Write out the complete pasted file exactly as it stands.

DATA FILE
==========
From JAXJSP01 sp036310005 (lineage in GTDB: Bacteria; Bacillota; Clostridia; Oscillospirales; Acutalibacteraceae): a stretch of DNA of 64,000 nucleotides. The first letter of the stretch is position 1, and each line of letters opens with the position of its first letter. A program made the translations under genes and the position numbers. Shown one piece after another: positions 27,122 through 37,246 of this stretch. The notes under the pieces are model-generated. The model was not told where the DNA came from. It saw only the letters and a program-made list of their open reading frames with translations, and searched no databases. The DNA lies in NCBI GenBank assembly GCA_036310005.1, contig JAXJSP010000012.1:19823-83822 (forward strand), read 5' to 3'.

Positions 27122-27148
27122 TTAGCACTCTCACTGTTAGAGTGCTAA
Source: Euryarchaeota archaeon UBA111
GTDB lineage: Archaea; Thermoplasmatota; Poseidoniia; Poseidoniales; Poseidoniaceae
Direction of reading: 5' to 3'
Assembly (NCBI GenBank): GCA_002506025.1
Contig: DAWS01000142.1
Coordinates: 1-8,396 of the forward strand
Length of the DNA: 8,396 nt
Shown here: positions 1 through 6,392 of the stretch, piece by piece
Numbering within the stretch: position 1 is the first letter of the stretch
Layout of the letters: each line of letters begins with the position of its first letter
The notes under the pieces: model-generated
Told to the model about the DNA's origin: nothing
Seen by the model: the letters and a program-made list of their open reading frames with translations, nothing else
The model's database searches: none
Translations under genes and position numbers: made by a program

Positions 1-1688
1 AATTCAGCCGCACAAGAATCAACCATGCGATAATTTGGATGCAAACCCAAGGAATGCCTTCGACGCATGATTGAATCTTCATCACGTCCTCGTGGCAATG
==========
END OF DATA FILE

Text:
From JAXJSP01 sp036310005 (lineage in GTDB: Bacteria; Bacillota; Clostridia; Oscillospirales; Acutalibacteraceae): a stretch of DNA of 64,000 nucleotides. The first letter of the stretch is position 1, and each line of letters opens with the position of its first letter. A program made the translations under genes and the position numbers. Shown one piece after another: positions 27,122 through 37,246 of this stretch. The notes under the pieces are model-generated. The model was not told where the DNA came from. It saw only the letters and a program-made list of their open reading frames with translations, and searched no databases. The DNA lies in NCBI GenBank assembly GCA_036310005.1, contig JAXJSP010000012.1:19823-83822 (forward strand), read 5' to 3'.

Positions 27122-27148
27122 TTAGCACTCTCACTGTTAGAGTGCTAA
Source: Euryarchaeota archaeon UBA111
GTDB lineage: Archaea; Thermoplasmatota; Poseidoniia; Poseidoniales; Poseidoniaceae
Direction of reading: 5' to 3'
Assembly (NCBI GenBank): GCA_002506025.1
Contig: DAWS01000142.1
Coordinates: 1-8,396 of the forward strand
Length of the DNA: 8,396 nt
Shown here: positions 1 through 6,392 of the stretch, piece by piece
Numbering within the stretch: position 1 is the first letter of the stretch
Layout of the letters: each line of letters begins with the position of its first letter
The notes under the pieces: model-generated
Told to the model about the DNA's origin: nothing
Seen by the model: the letters and a program-made list of their open reading frames with translations, nothing else
The model's database searches: none
Translations under genes and position numbers: made by a program

Positions 1-1688
1 AATTCAGCCGCACAAGAATCAACCATGCGATAATTTGGATGCAAACCCAAGGAATGCCTTCGACGCATGATTGAATCTTCATCACGTCCTCGTGGCAATG